Evaluating and Conditioning Cull Cattle for Market
Dairy cows are dual purpose animals that provide milk and eventually, beef. When dairy cows have reached the end of their productive dairy life on the farm, it is important that they enter the market chain in the best possible condition.
- Dairy cows are dual-purpose animals providing milk, and eventually, beef.
When dairy cows have reached the end of their productive dairy life on the farm, it's time for them to enter the market chain.
With a reconditioning program in place, producers can minimize transportation issues associated with down cows, and maximize their profit potential at market.
- It's critical to identify potential market cows in your herd early.
Here are some things to look for when choosing cows to call.
- [Voiceover] Look for cows with the following problems.
Foot and leg issues.
Reproductive issues. Chronic mastitis.
Low production or genetic merit compared to the herd goals.
Other health issues.
- Once you determine that you'd like to call a particular cow, evaluating her body condition score will help you to decide if she's ready to be marketed, or if she needs to be reconditioned first.
- [Voiceover] Body condition is the amount of fatness or thinness on a dairy cow.
It is evaluated on a five-point scale, with 1 being extremely thin and 5 being extremely fat.
For a market dairy cow, the ideal body condition score is about 3.5.
A cow in good or excellent body condition will be fleshy, with adequate fat cover over her pins and rump.
- Call animals in good body condition should be sold as soon as their level of production drops below break-even value.
Sending a cow to market with a more ideal body condition score offers a producer these advantages.
The animal could qualify for processors' dairy beef premium.
Producers can schedule a market date and possibly avoid an emergency situation with the packing plant.
Ideally, animals with chronic conditions or a poor prognosis for recovery are identified early, avoiding high costs and extended medicine withdrawal times.
A cow with a poor body condition score of 1 or 2 has no fat cover, with bones seen around her hip, pelvis, and backbone.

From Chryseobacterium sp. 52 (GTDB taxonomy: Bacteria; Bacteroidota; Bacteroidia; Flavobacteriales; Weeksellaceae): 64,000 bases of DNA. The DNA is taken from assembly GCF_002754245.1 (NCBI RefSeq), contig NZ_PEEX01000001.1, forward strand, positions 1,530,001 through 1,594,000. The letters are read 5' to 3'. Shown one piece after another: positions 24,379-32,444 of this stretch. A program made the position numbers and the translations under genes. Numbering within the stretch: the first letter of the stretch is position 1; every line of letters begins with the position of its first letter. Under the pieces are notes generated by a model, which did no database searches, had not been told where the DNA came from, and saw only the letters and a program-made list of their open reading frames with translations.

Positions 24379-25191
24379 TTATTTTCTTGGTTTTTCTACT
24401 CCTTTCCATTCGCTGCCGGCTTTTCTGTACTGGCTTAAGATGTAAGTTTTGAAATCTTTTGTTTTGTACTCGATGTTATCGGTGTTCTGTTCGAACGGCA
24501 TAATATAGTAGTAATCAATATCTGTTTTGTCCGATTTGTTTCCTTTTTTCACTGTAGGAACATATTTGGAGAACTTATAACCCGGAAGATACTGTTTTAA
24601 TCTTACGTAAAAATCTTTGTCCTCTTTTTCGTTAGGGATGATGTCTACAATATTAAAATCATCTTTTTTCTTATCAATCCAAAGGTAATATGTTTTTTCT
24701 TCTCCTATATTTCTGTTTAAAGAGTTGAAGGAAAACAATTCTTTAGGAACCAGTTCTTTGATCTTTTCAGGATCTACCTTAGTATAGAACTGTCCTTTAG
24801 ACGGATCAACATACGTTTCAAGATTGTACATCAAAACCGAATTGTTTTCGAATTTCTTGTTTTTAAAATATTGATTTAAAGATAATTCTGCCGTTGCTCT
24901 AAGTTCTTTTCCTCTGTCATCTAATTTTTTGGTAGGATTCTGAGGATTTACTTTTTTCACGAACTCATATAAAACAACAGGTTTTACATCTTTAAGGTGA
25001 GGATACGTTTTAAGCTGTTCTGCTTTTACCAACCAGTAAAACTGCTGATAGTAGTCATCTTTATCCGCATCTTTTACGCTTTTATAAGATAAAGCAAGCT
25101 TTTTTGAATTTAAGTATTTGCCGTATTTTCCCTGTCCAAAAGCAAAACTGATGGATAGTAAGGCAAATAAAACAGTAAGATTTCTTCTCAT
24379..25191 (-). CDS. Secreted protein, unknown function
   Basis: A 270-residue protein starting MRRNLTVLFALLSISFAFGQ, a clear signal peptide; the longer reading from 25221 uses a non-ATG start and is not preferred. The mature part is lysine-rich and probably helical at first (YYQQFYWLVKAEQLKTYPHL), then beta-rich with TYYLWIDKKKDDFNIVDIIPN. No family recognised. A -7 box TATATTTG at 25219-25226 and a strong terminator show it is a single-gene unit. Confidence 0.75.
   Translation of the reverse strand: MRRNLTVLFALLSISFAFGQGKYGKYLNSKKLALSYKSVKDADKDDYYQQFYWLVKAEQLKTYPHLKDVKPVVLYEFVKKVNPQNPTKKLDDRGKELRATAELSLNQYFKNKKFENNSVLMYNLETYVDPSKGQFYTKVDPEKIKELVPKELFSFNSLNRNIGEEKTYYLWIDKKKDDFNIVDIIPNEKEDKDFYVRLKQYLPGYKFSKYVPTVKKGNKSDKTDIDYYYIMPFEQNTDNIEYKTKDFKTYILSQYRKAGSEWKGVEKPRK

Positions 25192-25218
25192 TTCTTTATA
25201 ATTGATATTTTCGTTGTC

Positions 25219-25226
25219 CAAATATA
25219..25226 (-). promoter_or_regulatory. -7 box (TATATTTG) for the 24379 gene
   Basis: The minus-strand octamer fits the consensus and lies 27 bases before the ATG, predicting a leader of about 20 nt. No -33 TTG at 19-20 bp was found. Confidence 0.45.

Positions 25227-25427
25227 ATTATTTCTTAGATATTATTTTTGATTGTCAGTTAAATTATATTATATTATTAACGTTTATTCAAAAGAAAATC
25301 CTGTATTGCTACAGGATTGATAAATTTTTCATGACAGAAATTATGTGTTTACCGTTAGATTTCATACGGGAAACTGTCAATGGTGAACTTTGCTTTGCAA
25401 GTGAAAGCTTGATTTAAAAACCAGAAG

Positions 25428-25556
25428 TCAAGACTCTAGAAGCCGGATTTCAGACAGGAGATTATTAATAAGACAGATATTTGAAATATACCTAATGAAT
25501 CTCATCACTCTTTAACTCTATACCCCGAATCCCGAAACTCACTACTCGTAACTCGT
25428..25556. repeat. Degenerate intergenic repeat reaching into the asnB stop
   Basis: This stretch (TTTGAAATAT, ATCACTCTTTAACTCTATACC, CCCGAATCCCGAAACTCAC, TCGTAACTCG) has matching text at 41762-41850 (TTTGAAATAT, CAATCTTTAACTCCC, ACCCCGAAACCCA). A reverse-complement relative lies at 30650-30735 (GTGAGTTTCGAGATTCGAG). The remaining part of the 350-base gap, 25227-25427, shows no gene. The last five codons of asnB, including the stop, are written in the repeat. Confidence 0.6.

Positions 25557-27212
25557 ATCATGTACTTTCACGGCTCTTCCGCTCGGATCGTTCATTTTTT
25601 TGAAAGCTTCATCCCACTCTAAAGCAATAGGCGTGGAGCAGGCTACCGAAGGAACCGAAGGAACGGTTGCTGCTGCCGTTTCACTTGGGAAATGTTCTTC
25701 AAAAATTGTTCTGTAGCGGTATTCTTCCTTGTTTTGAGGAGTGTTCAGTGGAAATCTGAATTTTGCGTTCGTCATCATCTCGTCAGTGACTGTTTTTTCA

She presents several problems.
For example, the animal can become injured or disabled during transportation.
In addition, animals in poor health can take longer to clear medications from their systems.
This could lead to antibiotic residue issues.
Unfit or recently treated animals could be condemned at the packing plant.
- If an animal is still in the milking herd and needs more condition for market, start preparing her with reconditioning management practices.
To recondition an animal, please consider the following.
- [Voiceover] Remove the cow from the milking herd, giving her time to recover and gain weight.
Feed market cows a diet with reasonable levels of protein and energy for 30 to 60 days.
This can include low-cost milking herd feed bunk refusals.
Rehabilitate the cow on pasture, or in a well-maintained bedded pack.
This is especially helpful for cows with mobility issues or large udders.
- The decision to remove a cow from the herd is difficult.
By making a choice earlier and incorporating reconditioning steps, cows can be sent to market in good condition.
This benefits everyone and helps prevent issues at the sale barn.
- In review, before you send a cow to market, remember TLC.
Treatment, locomotion, and condition.
If the cow received any treatments, have withdrawal times been followed?
Can she walk and stand for significant periods of time?
If she can't get on the trailer, or is at risk for going down during transport, or, if adequate withdrawal times cannot be met, she should be humanely euthanized on the farm.
Condition. Does she have adequate body condition?
If not, keep her until she can recover adequate body condition in a reconditioning program.
For more information on reconditioning programs and dairy cows, visit the Penn State Extension website.